Flora and Fauna

On the marine plains are dense, discrete mats of chenopods, flourishing where they are flooded and waterlogged during the wet season and drought-stricken in the dry season. Some chenopods have fleshy leaves, others, called samphires, have leafless, jointed fleshy stems. Pachycornia and  Halosarcia are examples of smaphires. Their colour varies, they can be green, red or purple, or an intermediate colour. They produce very small flowers with no petals from the internode areas of their stems. Like the cacti, the samphires have water storage tissues.

Termites have a harder life on these floodplains than in other areas they inhabit. During the wet season they are often cut off in the mounds above waterlogged soil and flood water. The termites of the floodplains are of the genus Amitermes.

Near Princess Charlotte Bay, north of Lakefield, is where palm groves are most extensive, covering hundreds of hectares. Over most of the plains, the Corypha Palm (Corypha utan) groves, are scattered south of the Archer River. All stages of growth are represented in these palm groves. They grow as high as 25 m, with stems of the young trees being covered with persistent leaf bases. On older trees, the frond bases are shed, resulting into a spiral pattern of scars on the older parts of the trunk. The fronds are fan-shaped and of a thick texture, and are 5-7 m long. The terminal inflorescences are 3-4 m long, and are covered with huge numbers of small creamy-white flowers, the large numbers of olive-green globular fruit that follow ripen about 18 months later. The palms seed at about 40-50 years of age, then die.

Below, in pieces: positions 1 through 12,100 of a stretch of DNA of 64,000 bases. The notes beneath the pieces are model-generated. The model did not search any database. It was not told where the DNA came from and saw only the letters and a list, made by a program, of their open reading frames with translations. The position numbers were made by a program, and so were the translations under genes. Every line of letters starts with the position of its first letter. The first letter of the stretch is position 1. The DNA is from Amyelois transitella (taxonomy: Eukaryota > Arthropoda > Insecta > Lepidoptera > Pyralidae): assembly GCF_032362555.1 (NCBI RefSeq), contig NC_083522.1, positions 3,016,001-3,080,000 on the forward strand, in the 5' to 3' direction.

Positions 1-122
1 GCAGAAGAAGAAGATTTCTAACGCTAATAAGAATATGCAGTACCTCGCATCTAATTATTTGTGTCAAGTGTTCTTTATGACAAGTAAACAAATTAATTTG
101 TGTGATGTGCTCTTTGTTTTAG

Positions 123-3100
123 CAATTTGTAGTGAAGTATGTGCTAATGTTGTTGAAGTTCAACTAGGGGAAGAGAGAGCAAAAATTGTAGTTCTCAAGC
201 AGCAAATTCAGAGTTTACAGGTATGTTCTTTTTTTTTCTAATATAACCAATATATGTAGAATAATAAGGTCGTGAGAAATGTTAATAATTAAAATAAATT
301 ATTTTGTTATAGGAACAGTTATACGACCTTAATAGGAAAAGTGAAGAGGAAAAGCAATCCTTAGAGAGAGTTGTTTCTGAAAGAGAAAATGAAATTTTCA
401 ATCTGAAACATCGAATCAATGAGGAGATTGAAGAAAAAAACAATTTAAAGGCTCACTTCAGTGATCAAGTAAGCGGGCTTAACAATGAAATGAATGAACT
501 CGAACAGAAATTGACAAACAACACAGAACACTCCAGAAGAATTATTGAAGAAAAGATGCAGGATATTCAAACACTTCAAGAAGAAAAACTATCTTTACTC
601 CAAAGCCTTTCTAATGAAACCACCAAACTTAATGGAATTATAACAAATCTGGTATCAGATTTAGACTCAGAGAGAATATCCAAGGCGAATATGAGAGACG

Drainage lines are lined with Cloudy Paperbark (Melaleuca dealbata). In very wet places, such as around permanent lakes and swamps, sedges grow well in places forming large expanses of sedgelands. Among sedges are species of the genera Cyperus, Gabnia, Fimbristylus, Rhynchospora, Seleria, Schoenus, and Eleocharis. On seasonally inundated wetlands, the perennial Bulkuru sedge (E. dulcis) covers wide areas. Cranes and magpie geese feed heavily on the tubers of this sedge. E. spiralis and E. nuda, and occasionally Fimbristylis vara, sometimes replaces Bulkuru Sedge in some wetlands where there is less standing water.

In the wetter areas, there is a mixture of swampy grasslands and sedgelands. In the wetter areas of the plains, Spiny Mudgrass (Pseudoraphis spinescens) grows among the sedge, as well as some Reed Grass (Arundinella nepalenis) and Wanderrie (Eriachne species). Grasses such Panicum and Xerochloa grow over large areas of the drier parts of the plain. In sheltered areas of the plain Wild Rice (Oryza australiaensis). Blady Grass (Imperata cyclindrica).

Fire on the Cape

Sources & Further reading

Dawn W. Frith & Clifford B. Frith, Cape York Peninsula: A Natural History, Reed, 1995

Author: M. H. Monroe
Last updated: 27/03/2013